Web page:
Health, Special Concerns
Al que madruga Dios le ayuda.
(God helps those who get up early.)
~ Spanish proverb
Costa Rica is the most modern and sanitary country of the Central
American isthmus, so it presents few health worries. No shots are required,
but if you’re traveling on to more remote sections of Central America
– such as Guatemala, Panama, El Salvador or Honduras – a
vaccination against hepatitis A is strongly recommended. Contaminated
water is the common source; a shot of immune globulin gives adequate
temporary protection.Adoctor friend of ours, who has vacationed in
Central America for the past 25 years, recommends a hepatitis vaccine
to all travelers regardless of where they go in the world – Cartago or Copenhagen.
. The Water
Outside of San José we drink bottled water to avoid intestinal
infections. We learned, however, that nothing offers fail-safe
prevention – not even bottled water. Some medical sources even
suggest tourista (gastric distress) can be caused by a combination of other
factors. Its symptoms, which mimic salmonella poisoning, may include
any or all the following: nausea, diarrhea, vomiting, stomach cramps and
low-grade fever. Purists suggest waiting it out for three or four days, but
that’s hardly realistic if you’ve got only a week’s vacation and a gazillion
things to do. So here’s our tried and true treatment.
If we’re in a budget hotel, the first thing we do when we start feeling bad
(and it comes on very quickly) is upgrade to a hotel with air-conditioning
– maybe even cable TV – and a comfortable bed. A couple of aspirin and
plenty of sleep are called for. If we suffer frequent diarrhea and stomach
cramps, we take the recommended dose of Imodium AD. Pepto Bismol relieves
the symptoms as well, but takes longer. Drink plenty of bottled water,
ter or Coca-Cola with lime. In severe cases, hydrating fluids such as
Pedialyte, available at a local drugstore.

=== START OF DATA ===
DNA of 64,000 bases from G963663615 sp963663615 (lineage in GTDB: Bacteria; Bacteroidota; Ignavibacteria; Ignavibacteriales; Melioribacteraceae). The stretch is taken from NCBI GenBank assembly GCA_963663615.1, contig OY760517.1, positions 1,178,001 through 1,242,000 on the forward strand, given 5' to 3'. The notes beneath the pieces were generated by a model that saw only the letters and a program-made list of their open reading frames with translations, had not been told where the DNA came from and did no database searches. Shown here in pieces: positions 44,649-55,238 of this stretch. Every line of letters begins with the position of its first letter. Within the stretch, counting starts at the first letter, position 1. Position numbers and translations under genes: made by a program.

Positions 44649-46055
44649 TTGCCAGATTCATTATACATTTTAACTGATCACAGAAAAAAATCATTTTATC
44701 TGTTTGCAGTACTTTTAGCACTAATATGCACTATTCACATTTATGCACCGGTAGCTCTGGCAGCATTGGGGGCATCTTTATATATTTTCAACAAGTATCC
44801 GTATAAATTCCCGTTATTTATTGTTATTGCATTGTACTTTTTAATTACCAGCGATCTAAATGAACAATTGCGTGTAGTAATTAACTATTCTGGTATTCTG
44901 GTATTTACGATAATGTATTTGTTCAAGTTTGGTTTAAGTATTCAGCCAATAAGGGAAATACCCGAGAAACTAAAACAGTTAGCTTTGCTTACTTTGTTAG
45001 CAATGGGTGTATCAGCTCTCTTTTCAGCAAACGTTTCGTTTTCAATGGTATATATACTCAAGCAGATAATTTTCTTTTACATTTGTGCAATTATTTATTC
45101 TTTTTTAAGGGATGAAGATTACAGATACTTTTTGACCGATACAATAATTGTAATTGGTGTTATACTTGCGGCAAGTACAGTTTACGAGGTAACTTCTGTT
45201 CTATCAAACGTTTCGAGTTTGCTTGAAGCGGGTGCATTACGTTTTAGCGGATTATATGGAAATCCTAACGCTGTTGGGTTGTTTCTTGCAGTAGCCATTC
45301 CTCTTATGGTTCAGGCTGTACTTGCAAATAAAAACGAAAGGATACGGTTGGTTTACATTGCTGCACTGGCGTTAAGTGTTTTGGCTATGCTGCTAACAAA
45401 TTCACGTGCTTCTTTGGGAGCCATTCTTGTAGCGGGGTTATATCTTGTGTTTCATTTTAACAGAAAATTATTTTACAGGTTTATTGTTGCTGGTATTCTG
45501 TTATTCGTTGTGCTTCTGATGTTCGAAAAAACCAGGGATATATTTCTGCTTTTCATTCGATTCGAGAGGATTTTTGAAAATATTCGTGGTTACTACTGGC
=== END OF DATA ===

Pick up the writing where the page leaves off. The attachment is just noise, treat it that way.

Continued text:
We also drink manzanilla tea
(chamomile) with honey, a helpful folk remedy. Then we crank up the airconditioner,
curl up and go to sleep. We repeat the Imodium if the diarrhea
returns. In about 24 hours we’re usually feeling well enough to get
back out and enjoy ourselves again – with some reservations.
If you’ve had a bout of tourista, you may still feel a little weak, so take it
easy and don’t over-exert yourself. For a few days you may also experience
mild stomach cramps after eating. Eat light and cut out liquor and
In all our visits, we’ve been sick only once, but it was a memorable
occasion. We learned a lesson from it. If you’re really sick, go to a
doctor (or pharmacist) and get an antibiotic. Don’t be shy about it.
The US Public Health Service does not recommend taking any prophylactic
medicines beforehand, but there are other ways to aid in prevention.
Besides drinking bottled water, use it when you clean your teeth.
fruit before consuming. In addition, we theorize that much of the bacteria
that gives problems can be eliminated with frequent hand washing. The
sensory delights of Costa Rica include touching new things, so a thorough
hand scrub every chance you get is a good idea. You should have a fair
number of chances because many restaurants offer a sink right in the
dining room and it’s considered polite to wash before eating. Alternatively,
use the antiseptic towelettes we recommended or consider taking
along one of the new anti-bacterial sanitizing liquids, such as Purelle,
available in the US.